General Motors bought a seven-percent stake in Peugeot earlier this year for €320 million ($430M U.S.), the obvious aim being the $2 billion in savings from synergies like shared platforms, components and joint purchasing power. Yet the trouble that made the partnership worthwhile for Peugeot has only got worse since the agreement was signed: it had to issue stock for GM to buy, depressing its share price. It later sold its Paris headquarters to raise money, but its plan to cut jobs and reduce overcapacity – the European industry's number one bugbear – has been repeatedly nixed by the French government. According to reports, Peugeot is losing more than $200 million every month and the government's new plan to help it sell more cars is of dubious near-term value.

According to Reuters, those developments have had a deleterious effect on Peugeot's stock price, and by extension, the value of GM's stake. What cost The General €320M four months ago is now worth €146M ($180M U.S.), leading GM to consider taking an impairment charge on the loss of value. GM feels the situation is temporary and that the price will recover as the European industry picks up, and to be fair, analysts and other observers also expect things to recover – predictions have ranged from late next year to the next two years, but no one knows when. GM has only said that if the situation doesn't change in the "near-term," it will take the charge but hold onto the stake "until its fair value recovers."


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  • 13 Comments
      Sir Duke
      • 2 Years Ago
      NewsFlash: European financial crisis is not short term. Japan in the 1990s struggled through the lost decade, and that was a single country, speaking with a single voice, working towards a single goal. Recovery for Europe is going to be much tougher, because every country is lobbying in their own best interest. The wealthier countries are preaching austerity, while tightly clutching their purses, the poorer EU countries are pleading mercy. Chances are the wealthier countries which has a lot of influence over the World Bank and IMF will get their way. This will have devastating effect on the growth of these economies, which will in turn come back to bite the wealthier countries in the ass. Dear Economic geniuses of the world. Rich folks get rich by selling crap to poor folks, or stealing from poor folks. If the poor has nothing with which to buy the crap you are selling, you are the eventual loser. Likewise, if the poor has no money for you to scam or steal, you'll soon have to start stealing from each other. This is how WARS get started. Alas, once again, the poor gets screwed, because they are the ones who end up fighting and dying in these wars. I wonder what would have happened if the US had just walked away from the rubble that was Europe, after WW2, No Marshall Plan. How would that have turned out?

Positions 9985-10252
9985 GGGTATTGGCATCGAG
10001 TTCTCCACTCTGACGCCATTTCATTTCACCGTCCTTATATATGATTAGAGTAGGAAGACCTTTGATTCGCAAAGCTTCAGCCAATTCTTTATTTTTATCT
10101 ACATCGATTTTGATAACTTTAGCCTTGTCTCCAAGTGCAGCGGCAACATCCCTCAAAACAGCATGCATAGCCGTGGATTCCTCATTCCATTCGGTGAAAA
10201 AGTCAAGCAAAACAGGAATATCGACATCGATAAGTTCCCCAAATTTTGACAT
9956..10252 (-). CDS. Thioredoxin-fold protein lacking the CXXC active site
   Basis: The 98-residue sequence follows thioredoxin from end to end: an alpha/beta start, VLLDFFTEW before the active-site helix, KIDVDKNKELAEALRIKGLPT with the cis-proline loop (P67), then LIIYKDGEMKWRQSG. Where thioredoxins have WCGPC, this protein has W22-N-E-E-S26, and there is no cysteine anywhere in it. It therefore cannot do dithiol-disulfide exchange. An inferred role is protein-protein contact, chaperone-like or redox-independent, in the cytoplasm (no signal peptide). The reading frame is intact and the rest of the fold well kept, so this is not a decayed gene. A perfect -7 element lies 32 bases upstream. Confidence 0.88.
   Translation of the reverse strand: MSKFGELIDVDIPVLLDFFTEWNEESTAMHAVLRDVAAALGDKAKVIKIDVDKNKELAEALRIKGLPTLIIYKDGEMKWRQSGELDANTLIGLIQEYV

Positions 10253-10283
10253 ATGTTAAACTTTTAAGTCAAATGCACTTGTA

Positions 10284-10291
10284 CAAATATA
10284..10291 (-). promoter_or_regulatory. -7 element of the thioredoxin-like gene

Big Squid
        • 2 Years Ago
        @Sir Duke
        Poor countries are poor because they spend too damn much. They have to borrow this money from rich people, and pay it back with interest, which puts them further in the hole.
      lrx301
      • 2 Years Ago
      It is not surprise. They'll do this kind of stupid things repeatly until the next melt-down. It is deep in the General's DNA.
      Diz
      • 2 Years Ago
      Why, it's almost as if everything they touch turns to s*it!?! A government run American car company/French government run car company are having problems? Who'd a thunk it?
      Peter Foglia
      • 2 Years Ago
      Who ever approved GM buying Peugeot shares in the first place? Duh...!? Way to go, Government Motors, using taxpayer's money to buy more junk. Thanks! For nothing.
      throwback
      • 2 Years Ago
      A write down already? Shades of GM/Fiat all over again.
      • 2 Years Ago
      [blocked]
      Big Squid
      • 2 Years Ago
      Zombie lion want brains
      techie69
      • 2 Years Ago
      With what money?
      Michael Scherping
      • 2 Years Ago
      Perhaps GM embracing their French roots wasn't the best plan after-all. PSA should have searched every possible deal out there that would have landed them in the continental USA selling their Peugeot and Citroen Brands here. GM will no doubt block them from ever acheiving that because GM doesn't want to loose more market share to a foreigner. PSA should have made deals with Mazda, SAAB, Mitsubishi, or some other company with an American dealer network and desperate for showroom traffic.
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